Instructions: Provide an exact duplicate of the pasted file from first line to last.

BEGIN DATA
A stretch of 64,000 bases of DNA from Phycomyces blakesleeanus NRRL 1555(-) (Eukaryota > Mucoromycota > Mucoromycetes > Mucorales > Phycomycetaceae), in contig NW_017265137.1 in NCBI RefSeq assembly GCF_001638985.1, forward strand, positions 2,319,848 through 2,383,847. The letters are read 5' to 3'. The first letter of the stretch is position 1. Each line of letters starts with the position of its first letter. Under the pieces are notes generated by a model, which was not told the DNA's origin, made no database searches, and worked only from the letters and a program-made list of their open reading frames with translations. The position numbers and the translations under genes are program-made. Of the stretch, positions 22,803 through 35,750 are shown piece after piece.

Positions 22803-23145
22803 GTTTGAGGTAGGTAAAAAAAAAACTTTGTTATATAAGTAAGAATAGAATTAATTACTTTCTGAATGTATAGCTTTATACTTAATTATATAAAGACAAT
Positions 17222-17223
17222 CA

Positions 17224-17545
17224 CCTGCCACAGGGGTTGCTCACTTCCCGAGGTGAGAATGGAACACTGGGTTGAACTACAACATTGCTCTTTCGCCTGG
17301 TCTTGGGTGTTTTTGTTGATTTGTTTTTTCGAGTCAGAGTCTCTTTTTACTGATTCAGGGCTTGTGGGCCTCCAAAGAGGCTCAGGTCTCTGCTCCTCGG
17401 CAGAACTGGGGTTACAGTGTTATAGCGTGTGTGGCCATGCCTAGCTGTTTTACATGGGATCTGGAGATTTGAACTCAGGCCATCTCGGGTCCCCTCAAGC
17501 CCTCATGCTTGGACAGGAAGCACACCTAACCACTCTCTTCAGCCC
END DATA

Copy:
A stretch of 64,000 bases of DNA from Phycomyces blakesleeanus NRRL 1555(-) (Eukaryota > Mucoromycota > Mucoromycetes > Mucorales > Phycomycetaceae), in contig NW_017265137.1 in NCBI RefSeq assembly GCF_001638985.1, forward strand, positions 2,319,848 through 2,383,847. The letters are read 5' to 3'. The first letter of the stretch is position 1. Each line of letters starts with the position of its first letter. Under the pieces are notes generated by a model, which was not told the DNA's origin, made no database searches, and worked only from the letters and a program-made list of their open reading frames with translations. The position numbers and the translations under genes are program-made. Of the stretch, positions 22,803 through 35,750 are shown piece after piece.

Positions 22803-23145
22803 GTTTGAGGTAGGTAAAAAAAAAACTTTGTTATATAAGTAAGAATAGAATTAATTACTTTCTGAATGTATAGCTTTATACTTAATTATATAAAGACAAT
Positions 17222-17223
17222 CA

Positions 17224-17545
17224 CCTGCCACAGGGGTTGCTCACTTCCCGAGGTGAGAATGGAACACTGGGTTGAACTACAACATTGCTCTTTCGCCTGG
17301 TCTTGGGTGTTTTTGTTGATTTGTTTTTTCGAGTCAGAGTCTCTTTTTACTGATTCAGGGCTTGTGGGCCTCCAAAGAGGCTCAGGTCTCTGCTCCTCGG
17401 CAGAACTGGGGTTACAGTGTTATAGCGTGTGTGGCCATGCCTAGCTGTTTTACATGGGATCTGGAGATTTGAACTCAGGCCATCTCGGGTCCCCTCAAGC
17501 CCTCATGCTTGGACAGGAAGCACACCTAACCACTCTCTTCAGCCC